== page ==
Kala Bazar (1960)
Director: Vijay Anand
Cast: Dev Anand, Chetan Anand, Vijay Anand, Waheeda Rehman, Nanda
Another ‘dark’ film from Dev Anand’s repertoire. He played a jolly black marketer in the film. The film had a scene where stars like Include Dilip Kuma, Geeta Dutt, Guru Dutt, Kishore Kumar, Raaj Kumar, Rajendra Kumar, Lata Mangeshkar, Sohrab Modi, Mohammed Rafi, Nargis, Nadira and Nimmi appeared during the premiere of Mother India. Dev Anand takes to black marketing of cinema tickets to support his mother (Leela Chitnis), sister (Nanda) and brother. His life is transformed when he bumps into college students Alka (Waheeda Rehman) and Nand (Vijay Anand). He falls in love with her and sets about changing his ways. How he goes about it forms the crux of the film. Kala Bazar was Vijay Anand’s second directorial venture after the success of his debut venture Nau Do Gyarah. Dev Anand’s repentance for his misdeeds and the way he convinces his gang to give up the wrong path is interestingly portrayed. The courtroom drama in the climax, where Chetan Anand is Dev’s defence lawyer too is smartly written. It neither glamorizes his black-marketing nor does it ignore his remorse.
Bombai Ka Babu (1960)
Director: Raj Khosla
Cast: Dev Anand, Suchitra Sen, Jeevan, Achala Sachdev, Jagdish Raj
It’s inspired by O. Henry’s short story, A Double-Dyed Deceiver. It is perhaps one of the rare Hindi films which have a hint of incest in it. Dev Anand plays a young man who poses as a family’s long last son but things get Iffy when he falls in love with his supposed sister. He was paired with the lovely Suchitra Sen for this awkward romance. Babu (Dev Anand), a small-time crook in Bombay, accidentally kills fellow crook Balli (Jagdish Raj). Horrified by what he’s done, Babu flees and doesn’t stop running till he reaches Jogendranagar, a small town in the Himalayan foothills. There, he’s persuaded by Bhagat (Rashid Khan) to con the rich landlord Shahji (Nazir Hussain) by pretending to be his wayward son who has returned after many years. Babu agrees to do that but ends up falling in love with his ‘sister’ Maya (Suchitra Sen). How he gradually reforms himself and saves the family’s honour forms the crux of this rather complex story.
Hum Dono (1961)
Cast: Dev Anand, Nanda, Sadhana
Some say Dev Saab survived on style alone. But he could act when he wanted to and in Hum Dono, he played two distinct personalities to perfection. The high on life Major Verma, who grows morose because of his handicap is a different beast than the carefree Captain Mahesh Anand, whose motto in life was to puff away life’s worries in smoke (Har fikr ko dhuen mein udata chala gaya). Mahesh goes to console the missing in action Verma’s family and is mistaken for him. He stays on to bring Verma’s ailing wife back on her feet, the confusion leading to the emotional quandary in everyone’s life. The film was a masterpiece of screenplay, direction and editing. The scenes where Verma and Mahesh meet and one lights up the other’s cigarette or when they drink together would have been sheer agony to cut by hand. Jaidev’s beautiful score contains two great bhajans, Allah tero naam and Prabhu tero naam, which are still sung today at religious ceremonies. The film is said to have been directed by Vijay Anand, though Amarjeet has been officially credited as the director.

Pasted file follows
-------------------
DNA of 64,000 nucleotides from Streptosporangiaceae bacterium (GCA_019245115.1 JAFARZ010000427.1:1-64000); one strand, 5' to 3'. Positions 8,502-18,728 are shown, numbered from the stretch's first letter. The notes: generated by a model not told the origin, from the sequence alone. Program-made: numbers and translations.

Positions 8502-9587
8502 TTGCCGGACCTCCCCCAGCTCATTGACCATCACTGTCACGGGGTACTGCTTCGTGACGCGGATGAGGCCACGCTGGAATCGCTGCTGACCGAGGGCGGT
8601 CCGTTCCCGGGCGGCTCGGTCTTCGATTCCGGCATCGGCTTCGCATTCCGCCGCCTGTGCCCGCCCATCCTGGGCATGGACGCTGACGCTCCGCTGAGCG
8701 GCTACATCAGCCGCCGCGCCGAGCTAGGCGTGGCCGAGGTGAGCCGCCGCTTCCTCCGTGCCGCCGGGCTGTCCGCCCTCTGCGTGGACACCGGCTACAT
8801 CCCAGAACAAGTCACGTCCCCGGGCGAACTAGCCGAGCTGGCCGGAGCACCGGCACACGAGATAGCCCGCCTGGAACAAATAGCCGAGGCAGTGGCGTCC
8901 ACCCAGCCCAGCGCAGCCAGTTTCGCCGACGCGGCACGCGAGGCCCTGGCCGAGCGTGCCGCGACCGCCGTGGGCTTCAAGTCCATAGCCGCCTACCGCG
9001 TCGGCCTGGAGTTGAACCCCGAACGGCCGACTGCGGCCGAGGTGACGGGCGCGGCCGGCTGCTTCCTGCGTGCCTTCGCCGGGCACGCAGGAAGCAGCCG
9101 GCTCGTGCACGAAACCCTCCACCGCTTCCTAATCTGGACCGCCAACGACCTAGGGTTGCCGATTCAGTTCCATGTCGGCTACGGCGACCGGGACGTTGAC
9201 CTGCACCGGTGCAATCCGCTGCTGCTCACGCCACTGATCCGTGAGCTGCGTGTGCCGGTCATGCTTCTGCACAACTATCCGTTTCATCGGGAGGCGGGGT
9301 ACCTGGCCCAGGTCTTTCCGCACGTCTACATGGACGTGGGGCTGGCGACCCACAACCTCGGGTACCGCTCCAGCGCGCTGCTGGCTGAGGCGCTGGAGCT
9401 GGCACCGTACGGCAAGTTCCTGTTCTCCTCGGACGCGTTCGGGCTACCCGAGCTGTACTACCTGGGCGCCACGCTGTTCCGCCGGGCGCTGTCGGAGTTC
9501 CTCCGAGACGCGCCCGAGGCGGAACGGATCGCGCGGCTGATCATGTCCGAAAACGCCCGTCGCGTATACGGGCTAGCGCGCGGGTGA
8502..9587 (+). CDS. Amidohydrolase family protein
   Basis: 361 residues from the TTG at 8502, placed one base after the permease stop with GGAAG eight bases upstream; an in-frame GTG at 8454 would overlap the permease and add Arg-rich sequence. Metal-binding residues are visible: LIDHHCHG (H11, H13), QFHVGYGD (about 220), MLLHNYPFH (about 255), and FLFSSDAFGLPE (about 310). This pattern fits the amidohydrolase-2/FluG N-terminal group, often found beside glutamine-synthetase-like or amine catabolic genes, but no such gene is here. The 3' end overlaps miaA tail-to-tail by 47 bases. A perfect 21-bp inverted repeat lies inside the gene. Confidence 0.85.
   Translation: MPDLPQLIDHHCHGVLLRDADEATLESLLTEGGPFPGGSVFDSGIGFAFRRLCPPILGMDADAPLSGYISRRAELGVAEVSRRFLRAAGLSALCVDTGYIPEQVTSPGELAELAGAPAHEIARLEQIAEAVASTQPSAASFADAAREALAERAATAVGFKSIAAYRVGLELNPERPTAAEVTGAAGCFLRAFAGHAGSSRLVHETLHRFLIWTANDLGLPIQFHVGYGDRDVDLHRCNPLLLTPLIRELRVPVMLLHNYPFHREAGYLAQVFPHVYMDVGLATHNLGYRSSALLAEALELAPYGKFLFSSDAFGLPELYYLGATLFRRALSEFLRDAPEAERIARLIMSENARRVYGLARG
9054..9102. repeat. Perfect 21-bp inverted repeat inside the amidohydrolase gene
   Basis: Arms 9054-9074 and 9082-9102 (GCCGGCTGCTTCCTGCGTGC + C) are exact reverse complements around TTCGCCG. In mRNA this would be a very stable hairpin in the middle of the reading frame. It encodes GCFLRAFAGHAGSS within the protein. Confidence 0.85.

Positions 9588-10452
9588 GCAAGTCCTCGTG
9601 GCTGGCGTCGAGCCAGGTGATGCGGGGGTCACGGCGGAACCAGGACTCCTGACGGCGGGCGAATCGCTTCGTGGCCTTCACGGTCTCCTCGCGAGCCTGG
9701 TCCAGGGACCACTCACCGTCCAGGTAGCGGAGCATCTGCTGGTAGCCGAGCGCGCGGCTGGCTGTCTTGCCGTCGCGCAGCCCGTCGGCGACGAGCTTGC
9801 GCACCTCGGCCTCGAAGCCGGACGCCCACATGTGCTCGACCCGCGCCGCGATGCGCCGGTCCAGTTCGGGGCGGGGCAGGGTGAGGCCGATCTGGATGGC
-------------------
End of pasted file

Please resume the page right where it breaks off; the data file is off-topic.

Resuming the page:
Director: Vijay Anand
Cast: Dev Anand, Waheeda Rehman
RK Narayan’s seminal novel was craftily woven into one of the classics of Hindi cinema by Vijay Anand. Chetan Anand, the original director for the Hindi version, bowed out, making way for younger brother Vijay, who gave the film his own inimitable vision. The dance sequences alone are worth the price of the DVD. He gave us two flawed characters and let us be the judge of their shortcomings. Waheeda Rehman played the strong feminist figure Rosie, who walks off from a bad marriage and becomes an accomplished dancer. Dev Anand was Raju, the guide, who falls for her and later gets swayed by the easy money she seems to be learning. Raju, who believes everyone but him is a sucker, gets caught in his own con masquerading as a holy man when he had to fast until death to end the land’s drought. Somehow, his soul finds redemption, he stands true to his beliefs and the sight of falling rain as he breathes his last is one of the most poignant scenes ever filmed. Both portrayals reeked of real life. You forget that you’re seeing two of India’s biggest stars and sympathise with them as they reach their breaking points and emerge as better people.